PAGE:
It's almost Valentine's Day, a time when young hearts turn to love.
Thirteen-year-old Jeannine couldn't wait to tell her friend the big news.
"Omigod, Cameron looked at me in science class. Should I put the mystery Valentine on his desk like we talked about?"
"I don't know, Jeannine. Are you sure he looked at you, and it wasn't Tessa he was looking at?"
"I don't know. I don't know. What should I do?"
Ryan's mom was talking to her friend about her 17-year-old son.
"He showed me this necklace he bought for Elena that he's going to give to her for Valentine's Day, and it was like $400. I mean, that's a couple months worth of what he earns working at his part-time job. I think he's way too serious about her."
"Well, they have been going out for almost a year."
"Thirteen months, seventeen days, actually. That's what he said this morning."
Teenage love is very real. Not just sex, but love. It could be the seemingly mindless crush of a 13-year-old girl on a boy in her science class, or the far more mature love relationship of a high school senior for his long-time girlfriend.
Teen love is disconcerting to parents because it often appears so strong and all-consuming. Jeannine writes "Cameron" on her sneakers and all over her notebook. Ryan and Elena text each other non-stop throughout the day, and they're treated like a married couple by their friends. It's an outside force that seems to sweep away a lot of their rationality - and your influence on them.
This comes with adolescence. Their once strong childhood attachment to you is now refocusing into a new, sometimes intense, attachment to someone separate from home and family. But it's a good process - an important part of maturing. Your teen is learning to care deeply about someone other than themselves. It is the foundation of what, hopefully, will lead to true love relationships in their adult life.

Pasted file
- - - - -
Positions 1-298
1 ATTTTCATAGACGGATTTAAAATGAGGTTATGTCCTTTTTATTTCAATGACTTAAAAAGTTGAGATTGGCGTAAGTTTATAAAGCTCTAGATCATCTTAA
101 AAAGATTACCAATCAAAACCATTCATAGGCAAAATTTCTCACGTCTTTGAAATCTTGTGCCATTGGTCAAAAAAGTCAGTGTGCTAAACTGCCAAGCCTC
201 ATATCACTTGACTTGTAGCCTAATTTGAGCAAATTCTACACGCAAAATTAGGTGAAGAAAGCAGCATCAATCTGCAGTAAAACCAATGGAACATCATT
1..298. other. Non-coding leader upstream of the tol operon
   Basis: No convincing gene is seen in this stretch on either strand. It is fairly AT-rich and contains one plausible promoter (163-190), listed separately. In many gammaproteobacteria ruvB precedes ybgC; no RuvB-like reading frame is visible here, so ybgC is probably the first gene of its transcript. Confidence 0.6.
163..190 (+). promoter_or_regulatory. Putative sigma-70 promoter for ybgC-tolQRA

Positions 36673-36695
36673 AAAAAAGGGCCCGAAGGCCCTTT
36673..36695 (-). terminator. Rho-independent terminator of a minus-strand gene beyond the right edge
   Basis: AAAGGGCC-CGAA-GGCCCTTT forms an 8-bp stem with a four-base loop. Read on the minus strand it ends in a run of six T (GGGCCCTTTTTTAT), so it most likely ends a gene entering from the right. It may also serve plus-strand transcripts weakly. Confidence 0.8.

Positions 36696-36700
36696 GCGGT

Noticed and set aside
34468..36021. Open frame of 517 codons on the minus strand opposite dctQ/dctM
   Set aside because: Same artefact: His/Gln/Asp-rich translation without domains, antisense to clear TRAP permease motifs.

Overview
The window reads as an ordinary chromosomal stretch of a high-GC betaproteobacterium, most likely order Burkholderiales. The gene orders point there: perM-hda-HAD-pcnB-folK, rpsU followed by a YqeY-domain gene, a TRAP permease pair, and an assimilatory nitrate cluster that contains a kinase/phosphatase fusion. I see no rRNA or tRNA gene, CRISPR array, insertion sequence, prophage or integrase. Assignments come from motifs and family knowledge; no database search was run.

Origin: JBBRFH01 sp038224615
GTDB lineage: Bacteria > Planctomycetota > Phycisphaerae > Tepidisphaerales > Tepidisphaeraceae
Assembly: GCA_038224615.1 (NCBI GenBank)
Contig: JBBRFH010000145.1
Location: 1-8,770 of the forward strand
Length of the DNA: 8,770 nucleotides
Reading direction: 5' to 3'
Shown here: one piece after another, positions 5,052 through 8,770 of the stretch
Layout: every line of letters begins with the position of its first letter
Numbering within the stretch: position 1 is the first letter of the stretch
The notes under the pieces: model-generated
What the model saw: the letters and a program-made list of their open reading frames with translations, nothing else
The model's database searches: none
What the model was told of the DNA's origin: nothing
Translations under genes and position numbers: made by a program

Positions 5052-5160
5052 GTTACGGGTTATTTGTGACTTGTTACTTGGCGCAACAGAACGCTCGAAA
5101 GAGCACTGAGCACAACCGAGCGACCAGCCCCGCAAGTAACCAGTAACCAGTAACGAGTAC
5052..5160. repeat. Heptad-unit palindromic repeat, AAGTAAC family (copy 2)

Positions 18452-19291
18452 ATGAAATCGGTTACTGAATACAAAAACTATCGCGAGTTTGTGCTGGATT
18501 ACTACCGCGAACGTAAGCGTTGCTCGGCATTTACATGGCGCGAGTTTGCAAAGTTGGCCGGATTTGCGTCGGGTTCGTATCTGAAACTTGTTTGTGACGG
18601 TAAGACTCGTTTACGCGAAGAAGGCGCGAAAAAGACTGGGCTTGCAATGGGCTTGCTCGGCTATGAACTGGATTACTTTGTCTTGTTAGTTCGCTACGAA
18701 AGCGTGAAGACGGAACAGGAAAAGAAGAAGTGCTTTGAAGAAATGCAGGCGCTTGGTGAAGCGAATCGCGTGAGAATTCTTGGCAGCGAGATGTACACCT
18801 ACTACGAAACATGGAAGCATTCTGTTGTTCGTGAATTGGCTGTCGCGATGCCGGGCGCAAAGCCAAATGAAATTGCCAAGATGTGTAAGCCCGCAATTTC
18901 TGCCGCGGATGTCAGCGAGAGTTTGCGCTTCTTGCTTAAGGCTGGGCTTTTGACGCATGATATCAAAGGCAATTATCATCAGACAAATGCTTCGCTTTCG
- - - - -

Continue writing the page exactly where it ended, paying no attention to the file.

What's your role?
Love, by its nature, is an obsession. But if you see the other parts of their life being adversely affected - grades dropping off, little contact with former friends, your child constantly unhappy and on edge, it may be time for you to intervene. Having a love relationship is supposed to be a mostly positive experience, not something that makes your life miserable. You may not necessarily be able to end the relationship, but you can try to limit the proportion of their waking day that they spend directly involved with their teen love.
Otherwise, your best role is as a supportive sounding board.
The big mistake that parents make is trying to play down - and inadvertently demean - the seriousness of the relationship. That will immediately turn them off.
Here are a few phrases that are singularly not useful:
"You'll get over it."
"You'll see, honey, it's not such a big deal. It only feels like it.'
"This happens to everybody. It's just a stage."
Such comments invariably get: "You don't understand."
And maybe you don't, because to them the feelings are very real.
"Ryan, $400 dollars is a lot to spend on a present."
He will be affronted. "You don't understand. I want to get it for Elena. It's what I want to do. It makes me happy giving it to her."
The problem is that you can't really influence the direction of the relationships. Mainly you just need to validate their feelings, and let them know that you are a sympathetic ear.
"You really like Cameron."
"Yeah, I really do."
"You're very serious about Elena."
"I know you think I'm too young to be this serious. But I really love Elena."
And if there are breakups, you want to be there to commiserate, to give them support and comfort. But they will also have to ride it out, and for a high school senior in love, that can be a very painful and very slow process.
For infatuated thirteen year olds, it can be a little more swift.
"Mom, Mom, there's this really cute new kid in my English class. I think his name is Jerome."
"What about all those "Camerons" written on your sneakers?"
"Oh, I can white them out."
Sometimes teen loves can seem very childish. But they are a part of a newly emergent, very adult part of your teen.